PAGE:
Trollope, Anthony. (1815 - 1882).
W o r k
- author of nearly 50 novels, of travel-books, biographies, and critical works
- the most informed and observant political novelist in English
- concerned with the politics of parliamentary and ecclesiastical manoeuvres and scandals, country-house shuffles and reshuffles, and personalities in conflict and in mutual complement
T h e ‘ B a r c h e s t e r ’ S e r i e s :
- a sequence of novels set in a fictional English cathedral town and its surrounding countryside
The Warden (1855):
- a local scandal broadens into a national issue, and an upright man becomes a victim of circumstances beyond his control
Barchester Towers (1857):
- one of his most successful comic observations of the political process at work: a series of petty ploys and manoeuvres, and a clash of personalities
- the complacent security of the town is threatened by the advent of a new Bishop and his Evangelical wife
Doctor Thorne (1858), Framley Parsonage (1861), and The Small House at Allington (1864):
- concerned less with clerical politics x more with secular match-making
The Last Chronicle of Barset (1867):
- a conscious conclusion to the series
- suggests the effects of ageing, death, and an ill-founded suspicion on an established community
T h e ‘ P a l l i s e r ’ S e r i e s :
- a sequence of novels concerned with the family connections of a Duke
- of a more metropolitan consciousness and cosmopolitan culture
Can Your Forgive Her? (1864) and The Eustace Diamonds (1873):
- parliamentary concerns are relieved by ‘love and intrigue’
Phineas Finn (1869) and Phineas Redux (1874):
- an Irish Member of Parliament, outsider to the British Establishment, becomes an object of female flirtation and a victim of male jealousy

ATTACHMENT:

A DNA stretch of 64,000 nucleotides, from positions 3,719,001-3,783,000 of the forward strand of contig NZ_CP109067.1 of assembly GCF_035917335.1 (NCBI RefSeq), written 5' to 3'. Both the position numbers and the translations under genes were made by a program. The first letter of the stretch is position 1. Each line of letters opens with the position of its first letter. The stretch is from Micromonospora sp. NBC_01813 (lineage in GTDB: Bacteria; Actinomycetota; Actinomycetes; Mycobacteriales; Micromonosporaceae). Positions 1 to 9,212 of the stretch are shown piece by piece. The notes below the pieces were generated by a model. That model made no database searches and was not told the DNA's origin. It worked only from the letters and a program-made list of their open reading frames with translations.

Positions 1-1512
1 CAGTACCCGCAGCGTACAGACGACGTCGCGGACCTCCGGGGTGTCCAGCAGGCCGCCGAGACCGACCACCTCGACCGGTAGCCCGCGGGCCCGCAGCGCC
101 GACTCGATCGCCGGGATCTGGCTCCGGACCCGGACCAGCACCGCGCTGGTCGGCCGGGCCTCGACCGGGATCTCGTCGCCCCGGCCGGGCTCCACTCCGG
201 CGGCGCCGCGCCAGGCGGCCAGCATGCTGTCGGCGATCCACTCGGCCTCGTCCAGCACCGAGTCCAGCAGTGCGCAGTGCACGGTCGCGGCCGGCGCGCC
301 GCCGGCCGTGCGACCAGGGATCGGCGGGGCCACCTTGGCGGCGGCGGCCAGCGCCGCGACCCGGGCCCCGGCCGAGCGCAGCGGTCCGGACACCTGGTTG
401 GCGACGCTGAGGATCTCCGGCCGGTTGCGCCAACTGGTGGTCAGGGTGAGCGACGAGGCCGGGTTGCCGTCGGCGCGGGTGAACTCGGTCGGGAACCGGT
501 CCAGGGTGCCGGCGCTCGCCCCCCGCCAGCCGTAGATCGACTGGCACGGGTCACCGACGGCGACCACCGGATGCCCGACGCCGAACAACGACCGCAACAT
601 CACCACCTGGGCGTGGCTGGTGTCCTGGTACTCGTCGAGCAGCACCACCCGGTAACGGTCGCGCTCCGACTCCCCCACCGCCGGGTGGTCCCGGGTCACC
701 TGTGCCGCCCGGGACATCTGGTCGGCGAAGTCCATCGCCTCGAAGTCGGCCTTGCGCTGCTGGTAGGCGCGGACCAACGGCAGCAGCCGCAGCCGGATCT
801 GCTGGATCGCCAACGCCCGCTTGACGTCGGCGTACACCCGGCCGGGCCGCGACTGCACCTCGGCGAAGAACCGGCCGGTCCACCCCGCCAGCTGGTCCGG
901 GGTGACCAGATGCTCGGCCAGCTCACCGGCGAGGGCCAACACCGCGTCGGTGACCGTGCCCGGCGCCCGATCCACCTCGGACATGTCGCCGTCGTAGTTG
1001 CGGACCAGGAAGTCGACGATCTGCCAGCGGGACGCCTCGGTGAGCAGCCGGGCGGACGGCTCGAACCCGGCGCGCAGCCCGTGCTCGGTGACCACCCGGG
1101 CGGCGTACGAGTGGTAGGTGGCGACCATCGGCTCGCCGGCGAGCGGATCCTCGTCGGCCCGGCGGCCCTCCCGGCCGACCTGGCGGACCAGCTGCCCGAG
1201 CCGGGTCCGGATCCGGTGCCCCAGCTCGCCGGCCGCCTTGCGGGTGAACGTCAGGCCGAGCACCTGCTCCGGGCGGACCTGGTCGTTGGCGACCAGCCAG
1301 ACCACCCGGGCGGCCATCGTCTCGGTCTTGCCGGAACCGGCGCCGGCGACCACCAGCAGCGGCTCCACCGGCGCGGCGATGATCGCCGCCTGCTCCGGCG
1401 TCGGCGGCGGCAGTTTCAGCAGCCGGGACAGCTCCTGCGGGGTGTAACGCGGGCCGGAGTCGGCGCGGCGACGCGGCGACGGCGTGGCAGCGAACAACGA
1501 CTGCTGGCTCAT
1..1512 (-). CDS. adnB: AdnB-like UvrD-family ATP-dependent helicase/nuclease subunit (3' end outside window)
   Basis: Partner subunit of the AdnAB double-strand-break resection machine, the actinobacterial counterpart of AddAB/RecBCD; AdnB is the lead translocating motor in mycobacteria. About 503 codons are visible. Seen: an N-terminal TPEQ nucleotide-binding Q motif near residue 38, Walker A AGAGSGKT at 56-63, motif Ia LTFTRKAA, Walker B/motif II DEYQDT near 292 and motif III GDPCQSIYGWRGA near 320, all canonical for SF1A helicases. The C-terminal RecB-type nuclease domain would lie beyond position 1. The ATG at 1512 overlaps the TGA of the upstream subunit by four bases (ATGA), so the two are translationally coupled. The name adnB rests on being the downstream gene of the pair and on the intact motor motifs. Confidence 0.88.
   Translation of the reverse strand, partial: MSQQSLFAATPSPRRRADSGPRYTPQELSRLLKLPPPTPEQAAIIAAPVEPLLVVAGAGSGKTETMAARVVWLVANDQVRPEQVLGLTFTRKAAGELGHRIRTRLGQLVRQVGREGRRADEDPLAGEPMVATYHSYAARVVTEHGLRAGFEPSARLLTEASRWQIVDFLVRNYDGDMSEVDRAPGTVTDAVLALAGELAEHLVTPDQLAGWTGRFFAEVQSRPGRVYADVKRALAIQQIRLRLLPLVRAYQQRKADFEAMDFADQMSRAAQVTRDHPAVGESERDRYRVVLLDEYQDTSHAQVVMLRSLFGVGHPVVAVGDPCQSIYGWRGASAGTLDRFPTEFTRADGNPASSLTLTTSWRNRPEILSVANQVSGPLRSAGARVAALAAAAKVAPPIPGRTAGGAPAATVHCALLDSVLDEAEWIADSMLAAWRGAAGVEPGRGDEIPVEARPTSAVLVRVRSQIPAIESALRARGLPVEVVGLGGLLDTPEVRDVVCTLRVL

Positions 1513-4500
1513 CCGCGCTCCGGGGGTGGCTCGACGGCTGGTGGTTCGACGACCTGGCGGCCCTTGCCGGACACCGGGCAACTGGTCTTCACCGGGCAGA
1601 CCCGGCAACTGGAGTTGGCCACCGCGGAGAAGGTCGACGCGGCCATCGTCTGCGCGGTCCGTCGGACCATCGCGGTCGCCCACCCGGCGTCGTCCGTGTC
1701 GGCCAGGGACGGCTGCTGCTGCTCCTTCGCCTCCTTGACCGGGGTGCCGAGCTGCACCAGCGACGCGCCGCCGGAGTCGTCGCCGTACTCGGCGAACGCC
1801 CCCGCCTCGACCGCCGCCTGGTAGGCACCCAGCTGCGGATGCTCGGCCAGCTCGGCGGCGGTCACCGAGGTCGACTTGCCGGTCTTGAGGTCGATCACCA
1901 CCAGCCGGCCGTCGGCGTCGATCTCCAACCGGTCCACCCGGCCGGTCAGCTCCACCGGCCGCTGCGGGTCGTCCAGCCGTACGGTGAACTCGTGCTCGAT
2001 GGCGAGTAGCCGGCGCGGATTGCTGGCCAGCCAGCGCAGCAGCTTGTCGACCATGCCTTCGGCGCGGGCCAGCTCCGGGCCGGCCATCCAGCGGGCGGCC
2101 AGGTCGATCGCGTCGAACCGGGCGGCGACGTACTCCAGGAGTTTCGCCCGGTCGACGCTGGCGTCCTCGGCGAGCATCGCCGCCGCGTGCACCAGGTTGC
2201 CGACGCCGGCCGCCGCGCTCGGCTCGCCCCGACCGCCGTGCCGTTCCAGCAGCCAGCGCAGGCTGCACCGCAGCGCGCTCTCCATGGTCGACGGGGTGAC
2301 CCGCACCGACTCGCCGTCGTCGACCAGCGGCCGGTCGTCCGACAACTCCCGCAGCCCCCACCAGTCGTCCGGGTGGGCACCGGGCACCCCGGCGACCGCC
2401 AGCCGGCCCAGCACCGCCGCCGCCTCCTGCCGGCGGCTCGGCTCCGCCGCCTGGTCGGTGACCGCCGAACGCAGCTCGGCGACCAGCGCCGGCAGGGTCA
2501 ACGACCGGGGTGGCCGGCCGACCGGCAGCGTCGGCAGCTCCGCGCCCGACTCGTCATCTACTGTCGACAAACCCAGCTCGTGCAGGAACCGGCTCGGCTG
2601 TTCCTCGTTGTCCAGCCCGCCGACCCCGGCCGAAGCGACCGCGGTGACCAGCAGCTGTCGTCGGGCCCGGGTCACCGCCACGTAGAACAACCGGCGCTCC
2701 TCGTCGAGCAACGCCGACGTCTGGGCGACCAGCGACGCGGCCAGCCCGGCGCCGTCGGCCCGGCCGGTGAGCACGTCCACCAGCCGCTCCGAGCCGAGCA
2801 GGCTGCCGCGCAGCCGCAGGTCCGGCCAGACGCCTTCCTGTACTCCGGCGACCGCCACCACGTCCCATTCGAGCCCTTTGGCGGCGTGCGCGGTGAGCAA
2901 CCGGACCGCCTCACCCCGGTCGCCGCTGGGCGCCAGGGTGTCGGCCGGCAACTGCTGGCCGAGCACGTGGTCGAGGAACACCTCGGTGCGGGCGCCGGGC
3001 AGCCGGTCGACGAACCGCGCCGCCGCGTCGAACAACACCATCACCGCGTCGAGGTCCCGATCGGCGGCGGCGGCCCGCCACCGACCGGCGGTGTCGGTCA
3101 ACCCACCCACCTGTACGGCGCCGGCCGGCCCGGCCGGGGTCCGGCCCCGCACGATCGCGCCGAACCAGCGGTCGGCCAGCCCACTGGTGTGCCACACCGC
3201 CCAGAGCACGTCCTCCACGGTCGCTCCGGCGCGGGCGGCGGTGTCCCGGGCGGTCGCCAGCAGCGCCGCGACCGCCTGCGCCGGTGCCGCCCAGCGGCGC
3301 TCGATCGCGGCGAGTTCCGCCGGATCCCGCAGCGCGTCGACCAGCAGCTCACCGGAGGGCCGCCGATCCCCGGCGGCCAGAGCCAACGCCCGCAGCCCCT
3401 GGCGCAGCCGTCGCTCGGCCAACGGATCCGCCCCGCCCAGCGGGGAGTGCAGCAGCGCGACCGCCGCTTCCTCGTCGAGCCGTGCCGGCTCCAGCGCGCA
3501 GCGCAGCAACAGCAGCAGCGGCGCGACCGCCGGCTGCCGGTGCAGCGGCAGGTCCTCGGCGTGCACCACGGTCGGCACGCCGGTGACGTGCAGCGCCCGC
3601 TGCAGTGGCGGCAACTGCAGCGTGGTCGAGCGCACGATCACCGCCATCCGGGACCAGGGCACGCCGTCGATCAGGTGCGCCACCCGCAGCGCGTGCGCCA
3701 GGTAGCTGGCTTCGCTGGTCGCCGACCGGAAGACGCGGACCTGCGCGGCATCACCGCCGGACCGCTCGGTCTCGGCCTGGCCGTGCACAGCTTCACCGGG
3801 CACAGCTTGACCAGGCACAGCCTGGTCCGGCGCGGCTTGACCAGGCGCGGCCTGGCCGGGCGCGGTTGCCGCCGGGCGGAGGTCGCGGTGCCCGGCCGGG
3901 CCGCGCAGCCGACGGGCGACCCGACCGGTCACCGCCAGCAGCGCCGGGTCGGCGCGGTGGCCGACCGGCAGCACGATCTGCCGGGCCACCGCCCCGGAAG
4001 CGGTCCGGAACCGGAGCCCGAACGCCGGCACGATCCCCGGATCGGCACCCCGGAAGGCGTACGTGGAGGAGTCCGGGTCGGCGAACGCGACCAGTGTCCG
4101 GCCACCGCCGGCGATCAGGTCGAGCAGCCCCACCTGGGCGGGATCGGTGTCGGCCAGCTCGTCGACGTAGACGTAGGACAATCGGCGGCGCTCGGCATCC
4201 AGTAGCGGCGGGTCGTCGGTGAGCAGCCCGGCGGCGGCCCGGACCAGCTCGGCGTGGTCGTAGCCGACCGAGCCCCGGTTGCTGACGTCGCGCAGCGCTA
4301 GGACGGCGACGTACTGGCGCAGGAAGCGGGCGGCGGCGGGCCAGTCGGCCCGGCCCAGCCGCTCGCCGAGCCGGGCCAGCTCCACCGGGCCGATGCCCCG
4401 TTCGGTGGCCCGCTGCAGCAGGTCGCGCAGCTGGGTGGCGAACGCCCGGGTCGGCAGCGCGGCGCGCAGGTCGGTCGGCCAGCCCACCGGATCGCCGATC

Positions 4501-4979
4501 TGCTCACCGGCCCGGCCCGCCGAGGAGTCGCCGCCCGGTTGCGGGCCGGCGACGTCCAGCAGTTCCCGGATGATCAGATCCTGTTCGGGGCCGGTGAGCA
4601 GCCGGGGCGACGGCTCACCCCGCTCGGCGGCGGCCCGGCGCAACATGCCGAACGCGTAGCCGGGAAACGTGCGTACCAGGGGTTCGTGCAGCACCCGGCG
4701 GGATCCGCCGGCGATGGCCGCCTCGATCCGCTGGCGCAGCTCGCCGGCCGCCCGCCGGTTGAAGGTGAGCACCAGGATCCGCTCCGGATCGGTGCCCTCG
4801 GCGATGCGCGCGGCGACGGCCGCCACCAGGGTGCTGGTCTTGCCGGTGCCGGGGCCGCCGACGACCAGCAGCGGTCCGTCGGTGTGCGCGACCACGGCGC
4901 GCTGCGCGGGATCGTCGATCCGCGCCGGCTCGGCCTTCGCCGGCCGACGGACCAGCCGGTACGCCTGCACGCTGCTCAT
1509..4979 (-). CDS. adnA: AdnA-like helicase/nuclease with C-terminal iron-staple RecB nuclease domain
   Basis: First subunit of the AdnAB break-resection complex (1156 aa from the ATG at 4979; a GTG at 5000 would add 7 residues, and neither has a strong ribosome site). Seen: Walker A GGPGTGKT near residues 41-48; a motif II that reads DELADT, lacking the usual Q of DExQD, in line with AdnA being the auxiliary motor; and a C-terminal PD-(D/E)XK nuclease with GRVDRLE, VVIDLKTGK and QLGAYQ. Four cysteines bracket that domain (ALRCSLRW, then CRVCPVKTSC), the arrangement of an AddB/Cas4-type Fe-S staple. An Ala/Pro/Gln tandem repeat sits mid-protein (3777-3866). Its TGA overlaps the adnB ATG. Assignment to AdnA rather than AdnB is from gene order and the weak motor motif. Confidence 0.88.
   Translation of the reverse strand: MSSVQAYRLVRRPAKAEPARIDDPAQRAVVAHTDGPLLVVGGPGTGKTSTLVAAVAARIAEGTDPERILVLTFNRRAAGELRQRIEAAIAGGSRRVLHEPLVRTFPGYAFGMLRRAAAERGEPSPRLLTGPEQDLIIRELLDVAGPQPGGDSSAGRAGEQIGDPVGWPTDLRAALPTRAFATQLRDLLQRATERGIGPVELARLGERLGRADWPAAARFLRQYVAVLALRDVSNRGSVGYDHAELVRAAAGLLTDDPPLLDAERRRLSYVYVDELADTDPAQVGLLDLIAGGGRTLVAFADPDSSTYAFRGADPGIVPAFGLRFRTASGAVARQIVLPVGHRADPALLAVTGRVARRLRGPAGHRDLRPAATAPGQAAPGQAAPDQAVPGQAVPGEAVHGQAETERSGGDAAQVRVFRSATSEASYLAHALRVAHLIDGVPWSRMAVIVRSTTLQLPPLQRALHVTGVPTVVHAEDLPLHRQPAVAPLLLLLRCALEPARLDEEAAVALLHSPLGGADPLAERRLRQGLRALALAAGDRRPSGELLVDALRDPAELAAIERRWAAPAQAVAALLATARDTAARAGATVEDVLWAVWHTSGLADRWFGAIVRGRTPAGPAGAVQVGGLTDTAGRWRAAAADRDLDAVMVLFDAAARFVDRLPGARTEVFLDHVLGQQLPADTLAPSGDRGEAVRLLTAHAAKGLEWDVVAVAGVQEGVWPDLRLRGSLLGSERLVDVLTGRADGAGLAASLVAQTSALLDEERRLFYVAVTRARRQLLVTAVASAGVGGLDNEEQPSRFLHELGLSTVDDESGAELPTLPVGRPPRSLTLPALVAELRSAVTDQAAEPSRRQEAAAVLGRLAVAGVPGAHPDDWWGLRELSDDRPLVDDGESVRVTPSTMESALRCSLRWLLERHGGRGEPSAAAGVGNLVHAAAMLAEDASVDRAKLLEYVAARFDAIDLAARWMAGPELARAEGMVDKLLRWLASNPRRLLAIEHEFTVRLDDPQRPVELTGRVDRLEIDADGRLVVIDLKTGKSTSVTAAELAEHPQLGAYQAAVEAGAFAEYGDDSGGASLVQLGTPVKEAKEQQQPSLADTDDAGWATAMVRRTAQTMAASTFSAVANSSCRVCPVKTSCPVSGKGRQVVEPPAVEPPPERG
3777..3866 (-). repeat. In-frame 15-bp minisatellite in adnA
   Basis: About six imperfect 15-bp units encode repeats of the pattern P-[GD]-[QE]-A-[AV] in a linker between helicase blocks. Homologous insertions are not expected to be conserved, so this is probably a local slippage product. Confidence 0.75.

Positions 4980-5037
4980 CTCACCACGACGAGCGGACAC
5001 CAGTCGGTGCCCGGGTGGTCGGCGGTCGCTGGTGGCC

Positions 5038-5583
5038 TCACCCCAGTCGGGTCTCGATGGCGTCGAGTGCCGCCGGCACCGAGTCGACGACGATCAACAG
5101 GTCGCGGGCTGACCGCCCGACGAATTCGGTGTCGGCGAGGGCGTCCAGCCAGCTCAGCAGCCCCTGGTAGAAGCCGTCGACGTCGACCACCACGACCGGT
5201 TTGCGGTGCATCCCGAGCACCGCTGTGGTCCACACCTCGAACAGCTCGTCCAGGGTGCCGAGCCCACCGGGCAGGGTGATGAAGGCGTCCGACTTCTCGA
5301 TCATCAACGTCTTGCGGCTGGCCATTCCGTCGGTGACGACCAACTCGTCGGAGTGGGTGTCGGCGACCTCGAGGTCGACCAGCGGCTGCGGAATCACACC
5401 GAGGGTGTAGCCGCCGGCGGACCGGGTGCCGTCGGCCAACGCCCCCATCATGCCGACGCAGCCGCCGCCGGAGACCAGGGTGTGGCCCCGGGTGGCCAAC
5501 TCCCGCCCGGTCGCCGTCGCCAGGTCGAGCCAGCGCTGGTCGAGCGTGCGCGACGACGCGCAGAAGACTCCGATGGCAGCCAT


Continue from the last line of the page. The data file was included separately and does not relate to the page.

The Prime Minister (1876):
- the protagonist, a thin-skinned but upright man, has no greater ambition than to introduce a decimal currency
The Duke's Children (1879)
A l s o W r o t e :
The Way We Live Now (1875):
- his most disconcerting work of social criticism, fits in no ‘series’
- sees a nation caught up in deceit, decadence, and financial speculation
(Photo: Wikimedia Commons).
AuthorAnthony Trollope. (1815 - 1882). British.
WorkNovelist. Critic. Author of The Way We Live Now (1875).
GenresVictorian fiction. Political novel. Socially critical novel.
Abrams, Meyer Howard, ed. The Norton Anthology of English Literature. New York: W. W. Norton, 1993.
Barnard, Robert. Stručné dějiny anglické literatury. Praha: Brána, 1997.
Baugh, Albert C. ed. A Literary History of England. London: Routledge & Kegan Paul, 1967.
Coote, Stephen. The Penguin Short History of English Literature. London: Penguin, 1993.
Sampson, George. The Concise Cambridge History of English Literature. Cambridge: Cambridge University Press, 1946.
Sanders, Andrew. The Short Oxford History of English Literature. New York: Clarendon Press, 1994.
"In the latter days of July in the year 185-, a most important question was for ten days hourly asked in the cathedral city of Barchester, and answered every hour in various ways—Who was to be the new Bishop?"
The opening of Barchester Towers (1857).